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Topics - MariaSharpie

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SINGAPORE: Jurong West Hawker Centre will be closed for at least 10 months for potential renovation work, as the National Environment Agency (NEA) seeks a new operator.

Current operator Hawker Management, a socially-conscious enterprise under Koufu, will not have its three-year contract with NEA renewed after it ends on Aug 6.


In a media release on Tuesday (May 5), NEA said it will conduct a request for proposal to seek new ideas from operators to improve the two-storey hawker centre and market.

"As part of the RFP (request for proposal), NEA will conduct public consultations to gather ideas and suggestions from the community, work with stakeholders and potentially conduct renovation works to enhance the centre’s layout," said the agency.

"It is thus estimated that JWHC (Jurong West Hawker Centre) will be closed temporarily after the exit of Hawker Management until it reopens sometime in the second half of 2021."

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SINGAPORE (THE NEW PAPER) - Since she started telecommuting a few weeks ago, she has faced more verbal and physical abuse from her husband, who has always worked from home.

Friction between the couple has become worse now that they are together almost all the time, the woman's social worker, Ms Kristine Lam, told The New Paper.

One of the flashpoints is her husband's harsh disciplining of their two young children, who stopped going to kindergarten a while ago because of the Covid-19 outbreak.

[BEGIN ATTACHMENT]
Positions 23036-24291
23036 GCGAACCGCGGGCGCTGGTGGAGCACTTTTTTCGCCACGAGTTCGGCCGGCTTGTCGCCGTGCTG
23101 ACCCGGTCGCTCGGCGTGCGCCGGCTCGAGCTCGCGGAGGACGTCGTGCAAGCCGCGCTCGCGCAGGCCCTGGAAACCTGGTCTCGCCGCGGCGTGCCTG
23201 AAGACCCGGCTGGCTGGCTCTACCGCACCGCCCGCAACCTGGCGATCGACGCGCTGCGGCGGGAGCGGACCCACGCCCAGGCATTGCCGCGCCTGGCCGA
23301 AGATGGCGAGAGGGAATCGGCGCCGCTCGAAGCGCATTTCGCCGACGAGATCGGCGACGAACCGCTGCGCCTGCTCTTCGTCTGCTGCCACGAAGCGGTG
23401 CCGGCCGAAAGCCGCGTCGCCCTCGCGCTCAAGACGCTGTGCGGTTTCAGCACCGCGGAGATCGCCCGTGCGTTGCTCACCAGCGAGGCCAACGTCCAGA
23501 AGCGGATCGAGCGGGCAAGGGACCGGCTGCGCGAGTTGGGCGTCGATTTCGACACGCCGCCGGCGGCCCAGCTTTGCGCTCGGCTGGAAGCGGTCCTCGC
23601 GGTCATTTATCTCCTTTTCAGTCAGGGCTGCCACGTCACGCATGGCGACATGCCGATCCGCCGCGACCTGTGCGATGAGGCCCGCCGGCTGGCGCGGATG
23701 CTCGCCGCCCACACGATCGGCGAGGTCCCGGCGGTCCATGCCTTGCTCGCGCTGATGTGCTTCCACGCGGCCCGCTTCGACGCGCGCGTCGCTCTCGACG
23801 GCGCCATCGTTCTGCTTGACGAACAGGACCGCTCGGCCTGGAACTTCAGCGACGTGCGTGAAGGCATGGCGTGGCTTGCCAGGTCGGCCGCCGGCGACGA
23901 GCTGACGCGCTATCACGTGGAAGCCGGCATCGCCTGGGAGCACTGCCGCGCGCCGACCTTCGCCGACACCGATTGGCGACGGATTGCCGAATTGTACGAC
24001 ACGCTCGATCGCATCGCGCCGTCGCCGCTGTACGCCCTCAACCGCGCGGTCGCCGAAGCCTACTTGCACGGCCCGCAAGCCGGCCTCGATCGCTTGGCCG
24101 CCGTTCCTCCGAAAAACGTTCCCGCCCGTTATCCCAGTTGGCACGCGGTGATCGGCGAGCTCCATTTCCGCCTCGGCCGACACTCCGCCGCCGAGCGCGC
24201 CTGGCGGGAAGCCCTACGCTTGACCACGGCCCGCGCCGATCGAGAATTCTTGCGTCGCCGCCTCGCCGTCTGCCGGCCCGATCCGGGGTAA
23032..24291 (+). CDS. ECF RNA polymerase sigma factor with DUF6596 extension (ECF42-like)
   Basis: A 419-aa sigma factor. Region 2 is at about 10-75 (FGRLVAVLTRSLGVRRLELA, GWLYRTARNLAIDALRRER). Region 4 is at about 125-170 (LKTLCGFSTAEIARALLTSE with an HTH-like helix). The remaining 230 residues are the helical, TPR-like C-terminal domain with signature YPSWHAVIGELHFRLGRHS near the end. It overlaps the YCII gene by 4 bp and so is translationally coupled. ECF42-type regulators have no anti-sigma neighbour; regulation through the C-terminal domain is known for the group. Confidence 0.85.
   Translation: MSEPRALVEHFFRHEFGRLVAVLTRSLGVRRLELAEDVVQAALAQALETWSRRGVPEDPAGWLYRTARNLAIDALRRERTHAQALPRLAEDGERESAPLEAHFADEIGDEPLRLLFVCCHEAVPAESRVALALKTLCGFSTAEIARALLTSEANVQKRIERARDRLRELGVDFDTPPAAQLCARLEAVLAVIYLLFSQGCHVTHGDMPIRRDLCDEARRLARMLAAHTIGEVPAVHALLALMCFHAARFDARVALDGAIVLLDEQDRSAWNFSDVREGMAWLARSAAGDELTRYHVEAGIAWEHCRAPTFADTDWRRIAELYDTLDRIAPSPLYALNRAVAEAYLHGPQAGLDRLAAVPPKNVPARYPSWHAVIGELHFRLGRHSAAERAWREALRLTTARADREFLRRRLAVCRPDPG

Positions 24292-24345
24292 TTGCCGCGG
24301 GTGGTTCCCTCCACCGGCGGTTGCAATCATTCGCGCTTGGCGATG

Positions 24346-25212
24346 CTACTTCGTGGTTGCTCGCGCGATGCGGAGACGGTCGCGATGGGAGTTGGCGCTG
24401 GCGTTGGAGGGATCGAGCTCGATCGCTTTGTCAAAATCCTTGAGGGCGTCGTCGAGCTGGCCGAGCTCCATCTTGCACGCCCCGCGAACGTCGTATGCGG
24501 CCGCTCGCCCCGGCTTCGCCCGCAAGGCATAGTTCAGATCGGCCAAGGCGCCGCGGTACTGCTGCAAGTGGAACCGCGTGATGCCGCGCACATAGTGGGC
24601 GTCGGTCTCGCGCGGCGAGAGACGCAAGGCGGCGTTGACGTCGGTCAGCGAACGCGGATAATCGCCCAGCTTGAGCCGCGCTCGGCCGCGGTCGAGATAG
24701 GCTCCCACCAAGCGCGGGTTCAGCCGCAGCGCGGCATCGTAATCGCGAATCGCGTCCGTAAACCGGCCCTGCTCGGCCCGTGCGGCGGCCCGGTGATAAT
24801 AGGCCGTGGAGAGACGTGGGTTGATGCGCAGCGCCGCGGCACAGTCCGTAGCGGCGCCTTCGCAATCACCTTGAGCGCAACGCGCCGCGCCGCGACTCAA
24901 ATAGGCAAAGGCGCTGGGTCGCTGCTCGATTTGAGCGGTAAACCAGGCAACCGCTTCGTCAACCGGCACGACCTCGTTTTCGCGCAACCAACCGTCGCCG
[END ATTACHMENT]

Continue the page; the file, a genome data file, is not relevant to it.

When she tries to help them, he would turn his anger towards her and become violent.

"Her husband would accuse her of being a lousy mother who was incapable of managing the kids," said Ms Lam, who declined to reveal their personal details due to confidentiality.

"He would push her and bang her head against the wall. He also hit her with his hands."

She said the man had always been abusive and controlling, such as checking his wife's phone and laptop, but the frequency of his violence rose after she began working at home.

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Kiasu Singaporean parents, you’ve just gotta love ‘em. If you were born to Singaporean parents and grew up here, you’ve probably heard a few of their classic sayings, such the admonition to beware of the karang guni man or the warning that you’d be kidnapped and sold as beggars in Thailand if you spoke to strangers.

It’s more likely than not that many of us have picked up subliminal messages from the advice, tongue in cheek or not, that our parents gave us when we were kids. Here are some you might have heard before, and why you shouldn’t repeat them to your own kids.

If you don’t study hard you will become a road sweeper

Hands up how many of you remember this one? Back in those days, roadsweepers weren’t even as lowly paid relative to the cost of living as they are now, yet parents liked to scare kids into hitting the books and not rebelling against their tutors with this threat.

The problem with saying things like this is that it perpetuates the attitude amongst many Singaporeans that menial or blue collar jobs are to be shunned, and that only high paying jobs that confer status are worth doing.

This kind of mindset causes workers to go where the money is, even if they have no interest in or aptitude for a particular job. And this has arguably contributed to the famously unhappy state of Singapore’s employees, as well as the low productivity levels of the Singapore workforce.